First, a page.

I plan to purchase a new electric vehicle in the coming months (a Tesla Model 3). My parking garage in my apartment building offers electric vehicle charging (unlimited charging for an extra $50 per month).

However, as I'd probably want to get them to install another wall adaptor near my spot (rather than move my spot to one that already has a charger) I thought I might suggest options that would be more fair. $50 per month seems steep with light use, while with a Tesla and heavy use, I could probably draw enough power to make their eyes water when the power bill arrives, so much that they would likely jack up the rates. So my thinking is to negotiate an arrangement where I simply pay for my share of the electricity.

My ideal solution would be to find a system that could measure usage for particular vehicles charged at that charging station. While I am out at work, they might charge another EV vehicle so if I just got them to put a meter on the wall adapter to pay my share of the electricity, I might end up paying for someone else's charging.


Are there (consumer grade) charging systems (wall adapters) that will track usage? The perfect one would be one that doesn't need a RFID card or code to activate, but just picks up the VIN number or whatever from the vehicle when it is plugged in. The parking garage has WiFi so in theory there could be a charger that does this and uploads the statistics to the cloud so one could get a statement at the end of the month, when it is time to pay for the parking spot.

  • 1
    I am going to say good luck on getting the apartment to agree to that. I am sure the charging station had an installation fee and a price tag and might even require maintenance. So the costs they bare is not just electricity. You are looking for a commercial type unit (tracking, billing etc..) but want it as consumer grade .. I am thinking you will not find it. at .15 cent per KW you are looking at 333 KW of power that is about 900 - 1000 miles per month, at .12 still 1200 miles per month. 1Kw/3Miles. $50 probably a deal for some.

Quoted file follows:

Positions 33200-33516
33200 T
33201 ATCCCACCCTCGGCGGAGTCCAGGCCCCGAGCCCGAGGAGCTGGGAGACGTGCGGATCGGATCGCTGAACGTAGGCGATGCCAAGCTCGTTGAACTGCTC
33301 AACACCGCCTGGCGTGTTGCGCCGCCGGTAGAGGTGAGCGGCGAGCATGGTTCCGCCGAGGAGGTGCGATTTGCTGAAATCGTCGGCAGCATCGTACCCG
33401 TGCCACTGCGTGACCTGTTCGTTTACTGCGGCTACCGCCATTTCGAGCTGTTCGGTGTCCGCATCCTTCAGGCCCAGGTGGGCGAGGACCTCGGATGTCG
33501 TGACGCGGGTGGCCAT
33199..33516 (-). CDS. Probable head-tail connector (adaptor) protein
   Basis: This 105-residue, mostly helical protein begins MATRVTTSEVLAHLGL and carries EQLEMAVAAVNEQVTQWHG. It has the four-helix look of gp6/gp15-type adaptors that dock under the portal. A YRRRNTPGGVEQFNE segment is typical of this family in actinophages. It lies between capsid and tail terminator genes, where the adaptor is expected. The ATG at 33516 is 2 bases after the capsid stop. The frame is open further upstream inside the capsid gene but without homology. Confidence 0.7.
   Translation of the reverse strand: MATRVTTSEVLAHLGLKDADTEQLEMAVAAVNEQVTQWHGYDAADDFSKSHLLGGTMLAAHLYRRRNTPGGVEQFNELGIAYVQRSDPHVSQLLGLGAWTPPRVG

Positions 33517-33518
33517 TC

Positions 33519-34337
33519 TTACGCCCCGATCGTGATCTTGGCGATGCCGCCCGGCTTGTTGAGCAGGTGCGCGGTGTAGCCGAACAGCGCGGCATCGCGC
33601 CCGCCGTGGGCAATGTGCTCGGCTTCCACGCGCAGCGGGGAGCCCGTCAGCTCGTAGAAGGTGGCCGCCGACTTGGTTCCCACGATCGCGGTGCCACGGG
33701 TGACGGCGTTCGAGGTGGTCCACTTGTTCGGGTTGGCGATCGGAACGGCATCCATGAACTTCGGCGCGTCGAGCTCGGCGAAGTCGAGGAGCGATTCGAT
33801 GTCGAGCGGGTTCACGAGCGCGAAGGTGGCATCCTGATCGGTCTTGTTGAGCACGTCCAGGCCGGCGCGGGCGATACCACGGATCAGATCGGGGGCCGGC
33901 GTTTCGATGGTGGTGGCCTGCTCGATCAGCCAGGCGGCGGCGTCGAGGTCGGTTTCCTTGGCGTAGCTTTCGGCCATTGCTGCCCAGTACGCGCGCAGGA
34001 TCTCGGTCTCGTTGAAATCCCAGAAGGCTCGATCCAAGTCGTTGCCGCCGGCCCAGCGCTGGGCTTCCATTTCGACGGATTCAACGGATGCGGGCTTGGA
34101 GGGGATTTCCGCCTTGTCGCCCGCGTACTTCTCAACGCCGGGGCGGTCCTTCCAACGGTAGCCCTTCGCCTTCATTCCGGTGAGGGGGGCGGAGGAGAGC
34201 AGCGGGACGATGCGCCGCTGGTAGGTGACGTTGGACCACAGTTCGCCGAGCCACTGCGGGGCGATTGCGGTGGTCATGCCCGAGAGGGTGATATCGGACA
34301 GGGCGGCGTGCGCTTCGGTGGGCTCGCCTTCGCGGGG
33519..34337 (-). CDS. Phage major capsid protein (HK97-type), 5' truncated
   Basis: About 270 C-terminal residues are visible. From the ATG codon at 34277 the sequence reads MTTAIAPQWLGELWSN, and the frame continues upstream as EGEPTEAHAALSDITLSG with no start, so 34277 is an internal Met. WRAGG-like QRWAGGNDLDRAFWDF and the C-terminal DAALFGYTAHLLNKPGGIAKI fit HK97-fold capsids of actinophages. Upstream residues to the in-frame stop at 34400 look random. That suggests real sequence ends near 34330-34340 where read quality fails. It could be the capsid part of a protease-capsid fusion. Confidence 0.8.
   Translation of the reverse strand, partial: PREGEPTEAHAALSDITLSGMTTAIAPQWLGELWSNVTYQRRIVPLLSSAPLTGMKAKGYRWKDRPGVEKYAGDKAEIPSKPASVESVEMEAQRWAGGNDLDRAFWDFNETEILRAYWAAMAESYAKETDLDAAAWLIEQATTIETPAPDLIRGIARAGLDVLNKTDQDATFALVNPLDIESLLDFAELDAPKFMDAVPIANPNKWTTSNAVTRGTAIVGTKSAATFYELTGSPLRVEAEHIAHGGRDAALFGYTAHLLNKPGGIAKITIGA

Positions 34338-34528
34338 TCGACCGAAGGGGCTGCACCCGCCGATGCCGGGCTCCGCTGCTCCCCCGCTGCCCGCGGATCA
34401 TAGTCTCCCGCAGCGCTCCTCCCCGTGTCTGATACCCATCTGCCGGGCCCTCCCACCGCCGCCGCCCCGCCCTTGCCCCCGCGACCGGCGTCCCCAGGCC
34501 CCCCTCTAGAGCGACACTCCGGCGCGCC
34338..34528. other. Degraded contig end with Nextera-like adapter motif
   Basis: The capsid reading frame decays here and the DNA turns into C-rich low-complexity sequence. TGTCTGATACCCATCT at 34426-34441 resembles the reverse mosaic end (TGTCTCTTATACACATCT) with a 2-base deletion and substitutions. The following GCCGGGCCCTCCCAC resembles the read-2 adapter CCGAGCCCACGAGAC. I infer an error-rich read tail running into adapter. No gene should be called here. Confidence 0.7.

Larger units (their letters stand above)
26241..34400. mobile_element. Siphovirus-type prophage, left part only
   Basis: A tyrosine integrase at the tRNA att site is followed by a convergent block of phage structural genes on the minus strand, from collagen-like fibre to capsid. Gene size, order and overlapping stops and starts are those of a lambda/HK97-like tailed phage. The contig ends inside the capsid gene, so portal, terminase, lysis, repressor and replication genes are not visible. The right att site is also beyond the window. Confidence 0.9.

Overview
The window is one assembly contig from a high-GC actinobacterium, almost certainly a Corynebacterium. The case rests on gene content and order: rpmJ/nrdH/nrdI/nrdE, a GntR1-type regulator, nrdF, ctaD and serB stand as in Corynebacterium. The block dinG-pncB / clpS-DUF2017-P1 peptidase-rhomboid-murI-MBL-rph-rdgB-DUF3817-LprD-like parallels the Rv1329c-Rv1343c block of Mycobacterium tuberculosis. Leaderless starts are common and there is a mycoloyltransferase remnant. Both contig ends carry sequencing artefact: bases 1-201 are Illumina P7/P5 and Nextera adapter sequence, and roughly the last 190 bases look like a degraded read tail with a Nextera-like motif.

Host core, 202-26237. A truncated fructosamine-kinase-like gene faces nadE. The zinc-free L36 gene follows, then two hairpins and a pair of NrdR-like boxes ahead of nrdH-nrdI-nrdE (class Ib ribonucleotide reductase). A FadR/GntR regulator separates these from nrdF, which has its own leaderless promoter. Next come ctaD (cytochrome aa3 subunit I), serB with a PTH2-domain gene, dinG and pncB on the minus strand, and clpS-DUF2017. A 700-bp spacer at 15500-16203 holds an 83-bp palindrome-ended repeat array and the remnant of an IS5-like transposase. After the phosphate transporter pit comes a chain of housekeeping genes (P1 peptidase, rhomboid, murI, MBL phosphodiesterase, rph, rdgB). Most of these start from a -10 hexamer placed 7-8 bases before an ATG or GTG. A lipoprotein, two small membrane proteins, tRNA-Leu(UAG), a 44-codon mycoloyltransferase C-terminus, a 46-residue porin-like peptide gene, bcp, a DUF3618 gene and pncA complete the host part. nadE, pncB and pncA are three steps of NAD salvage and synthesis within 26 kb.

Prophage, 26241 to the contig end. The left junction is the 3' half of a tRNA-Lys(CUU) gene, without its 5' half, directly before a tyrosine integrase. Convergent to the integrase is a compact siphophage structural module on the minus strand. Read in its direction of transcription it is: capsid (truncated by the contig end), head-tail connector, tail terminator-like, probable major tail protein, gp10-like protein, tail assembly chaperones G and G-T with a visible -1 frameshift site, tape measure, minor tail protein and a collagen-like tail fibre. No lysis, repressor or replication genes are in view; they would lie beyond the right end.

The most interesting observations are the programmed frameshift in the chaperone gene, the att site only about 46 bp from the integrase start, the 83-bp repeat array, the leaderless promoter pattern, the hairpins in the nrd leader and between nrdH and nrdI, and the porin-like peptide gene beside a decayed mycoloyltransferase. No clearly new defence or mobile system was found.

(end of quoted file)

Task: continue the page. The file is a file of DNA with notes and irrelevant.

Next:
– Ken
    Commented Apr 3, 2018 at 8:24
  • I agree with @Ken. Also the apartment isn’t going to want two plans, it’s harder to administer. Consider also that the existing chargers were probably paid for and installed by the utility, and the apt complex doesn’t pay in the traditional manner for metered electricity for the existing chargers. (It may or may not be metered power, if it is metered the rate is likely not the residential or small commercial rate). A few years ago utilities received tax advantages for placing vehicle charging stations for public use.
    – Tyson
    Commented Apr 3, 2018 at 13:01
  • And the cost of running conduit and copper to your personal, random parking spot? This could get very expensive quickly. For what they would have to charge to recoup the costs, you'd be begging for $50 a month. Oh, and this is not about Home Improvement at all.
    – JPhi1618
    Commented Apr 3, 2018 at 13:30
  • They may have been more clever than you think, e.g. a separate meter for this load with a different rate that relies on off-peak charging. Some such rates can be rather low. They surely must know someone who buys an electric car will charge it everyday. Commented Apr 3, 2018 at 14:48
  • actually, i think you can pull up those stats on your car or online, once you get the car.
    – dandavis
    Commented Apr 3, 2018 at 23:57

2 Answers 2


In short, yes

There are at least two consumer-oriented EVSE (Electric Vehicle Supply Equipment) brands that include utility-grade consumption monitoring. PG&E, my utility, actually had a pilot program (which I was a part of) for submetering EV charging. Instead of installing a separate meter, these reported the consumption over time to the utility directly so charging could be billed at a separate rate.

I don't remember all of the options (and I don't want to make this a shopping list), but I have a ChargePoint Home. The app provides consumption data. Similarly, JuiceBox has a more portable solution, which only requires an appropriate receptacle (typically a NEMA 14-50). You'd need a J1772 to Tesla adapter in both cases, but the ChargePoint Home would be a more permanent solution vs. the JuiceBox which is inherently portable.

Is this worth it, probably not

As many others have said, good luck getting your apartment manaement to agree. They'll need to pull permits for a new 40-60A circuit, have the work done, and access the EVSE's data. Given that you don't exactly have much bargaining power, I doubt they'll want to negotiate at all.

Economically speaking, $50/mo. translates to about 400kWh at my utility's EV charging rate. This might be a slightly generous assumption if they allow you to charge at any time because the rate I assumed is only for off-peak hours. Peak hours are much more expensive. Without any Time-of-Use, it'd still work out to 250kWh with my utility.

Your mileage may vary (literally), but I expect you'll likely average 300Wh/mi consumption, which means 250kWh will get you ~833mi and 400kWh will get you ~1333mi. If you drive the average of 1000mi/mo. (which is only about 30mi/day...), then you'd be right on track to pay quite fairly for your charging anyway.


There is (or at least, there used to be) a company called "Charge Point" whose business is installing EV charging stations in commercial parking facilities. Their charging stations can be set up for unlimited use, or for pay-per-use. I don't know if that means it meters the electricity, or just the time, or just counts the number of times it's been plugged in.


Not the answer you're looking for? Browse other questions tagged or ask your own question.